October 30, 2023

Senate CSC Members Introduce MAPWaters Act to Improve Public Access for Sportsmen and Women

Article Contact: Chris Horton,

Why It Matters: There are seven federal agencies under four different cabinet-level secretaries that have some degree of jurisdiction and regulatory authority over what hunters, anglers, and boaters can or cannot do on navigable waters. The MAPWaters Act recently introduced in the Senate will require certain federal agencies to pool their regulatory data into one map that is readily available and accessible by the public so that the American public can confidently enjoy our nation’s public waters. Following the successful passage of the MAPLand Act to digitize public access on federal lands, the Congressional Sportsmen’s Foundation (CSF) has been working with our partners to implement a similar directive on federal waters.

  • The U.S. Forest Service manages or co-manages over 5,000 miles of rivers designated as “Wild and Scenic” alone.
  • The Bureau of Reclamation manages 294 reservoirs that see 90 million visitors each year.
  • Rather than tracking down information on permitted uses of federal waters through waterbody specific websites or publications, the MAPWater Act will provide the public with a one-stop-shop for the nation’s hunters, anglers, and boaters to get the information they need for a successful day on the water.

Last week, Congressional Sportsmen’s Caucus (CSC) Member Senator John Barrasso (WY) and CSC Senate Vice-Chair Senator Angus King (ME) introduced the Modernizing Access to Our Public Waters Act, also known as the MAPWaters Act. The bill seeks to eliminate confusion for public recreation on our nation’s waterways through standardizing, consolidating, and publishing digital data concerning regulations on waters under federal management.

“Access is often cited as the number one challenge for hunter and angler participation,” said Jeff Crane, President and CEO of the Congressional Sportsmen’s Foundation. “Even for something as simple as fishing or boating on federal public waters, it can be challenging to know how you can access those waters and what equipment you can use. We applaud the MAPWaters legislation as a way to remove that barrier and provide anglers and boaters with the information they need at their fingertips to get out on the water worry free.”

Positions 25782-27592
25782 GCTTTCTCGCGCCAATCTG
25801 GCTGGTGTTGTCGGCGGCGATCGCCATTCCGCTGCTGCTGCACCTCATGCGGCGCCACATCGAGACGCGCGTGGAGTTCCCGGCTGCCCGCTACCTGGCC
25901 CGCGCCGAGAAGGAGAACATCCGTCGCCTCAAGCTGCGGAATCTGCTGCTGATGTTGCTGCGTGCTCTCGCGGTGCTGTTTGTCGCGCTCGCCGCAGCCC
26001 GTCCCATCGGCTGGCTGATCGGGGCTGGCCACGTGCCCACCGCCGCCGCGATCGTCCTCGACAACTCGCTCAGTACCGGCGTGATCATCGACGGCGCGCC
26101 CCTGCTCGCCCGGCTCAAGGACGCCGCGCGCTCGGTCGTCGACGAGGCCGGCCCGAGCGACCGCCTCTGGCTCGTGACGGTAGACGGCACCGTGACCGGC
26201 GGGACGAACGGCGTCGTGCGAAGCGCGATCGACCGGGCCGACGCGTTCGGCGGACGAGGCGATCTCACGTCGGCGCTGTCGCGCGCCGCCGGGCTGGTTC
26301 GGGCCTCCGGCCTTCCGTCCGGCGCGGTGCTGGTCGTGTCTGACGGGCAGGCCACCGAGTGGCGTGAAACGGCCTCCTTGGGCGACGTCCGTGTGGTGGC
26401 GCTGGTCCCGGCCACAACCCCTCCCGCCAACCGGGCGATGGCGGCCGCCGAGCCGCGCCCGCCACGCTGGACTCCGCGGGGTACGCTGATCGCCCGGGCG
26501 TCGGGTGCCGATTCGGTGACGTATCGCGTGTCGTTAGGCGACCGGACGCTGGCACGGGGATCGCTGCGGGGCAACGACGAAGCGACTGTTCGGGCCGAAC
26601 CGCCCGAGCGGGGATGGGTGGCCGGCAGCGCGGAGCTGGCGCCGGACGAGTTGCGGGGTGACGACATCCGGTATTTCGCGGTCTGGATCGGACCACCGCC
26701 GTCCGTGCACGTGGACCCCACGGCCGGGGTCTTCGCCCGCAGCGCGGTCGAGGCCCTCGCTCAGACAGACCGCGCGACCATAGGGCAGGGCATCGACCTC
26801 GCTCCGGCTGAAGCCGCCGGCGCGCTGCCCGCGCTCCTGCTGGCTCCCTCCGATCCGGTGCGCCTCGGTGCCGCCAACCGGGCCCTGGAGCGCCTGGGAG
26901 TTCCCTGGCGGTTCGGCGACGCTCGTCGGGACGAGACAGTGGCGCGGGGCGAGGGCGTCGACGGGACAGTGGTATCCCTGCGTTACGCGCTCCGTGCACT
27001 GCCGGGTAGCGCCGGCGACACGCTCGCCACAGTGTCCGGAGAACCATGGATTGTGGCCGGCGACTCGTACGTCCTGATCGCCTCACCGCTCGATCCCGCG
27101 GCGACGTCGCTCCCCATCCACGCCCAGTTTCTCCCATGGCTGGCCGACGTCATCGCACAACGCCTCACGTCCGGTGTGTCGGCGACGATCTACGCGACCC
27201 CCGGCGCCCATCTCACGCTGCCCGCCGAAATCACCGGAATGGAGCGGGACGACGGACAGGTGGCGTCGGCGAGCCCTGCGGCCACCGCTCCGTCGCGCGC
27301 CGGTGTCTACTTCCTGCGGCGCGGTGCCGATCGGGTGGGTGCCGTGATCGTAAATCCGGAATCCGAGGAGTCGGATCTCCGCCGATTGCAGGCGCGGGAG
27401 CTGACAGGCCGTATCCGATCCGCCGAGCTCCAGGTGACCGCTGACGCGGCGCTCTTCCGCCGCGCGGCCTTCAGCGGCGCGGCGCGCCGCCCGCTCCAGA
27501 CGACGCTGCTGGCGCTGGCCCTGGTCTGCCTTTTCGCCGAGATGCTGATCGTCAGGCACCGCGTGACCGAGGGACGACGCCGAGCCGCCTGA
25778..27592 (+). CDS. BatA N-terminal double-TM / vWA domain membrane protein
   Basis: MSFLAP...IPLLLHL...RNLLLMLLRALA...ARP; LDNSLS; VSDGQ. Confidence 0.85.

The MAPWaters Act will direct federal agencies to digitize and make available to the public any access or recreational use restriction on federal waterways. The MAPWaters Act will direct the National Park Service, Bureau of Land Management, the U.S. Fish and Wildlife Service, and the U.S. Forest Service to modernize and digitize their public land and water mapping information.

From inland rivers on Forest Service lands to reservoirs under management by the Bureau of Reclamation, anglers and boaters will significantly benefit from knowing not only where they can access rivers and water bodies, but also understanding regulations on things such as waters open or closed to certain types of watercrafts, horsepower restrictions, aquatic invasive species inspection requirements, or what baits or lures are allowed for fishing, among others. A companion bill to address similar information needs is in the works for the Secretary of Commerce (federal marine waters) and the Secretary of the Army (rivers and reservoirs under the jurisdiction of the United States Army Corps of Engineers).

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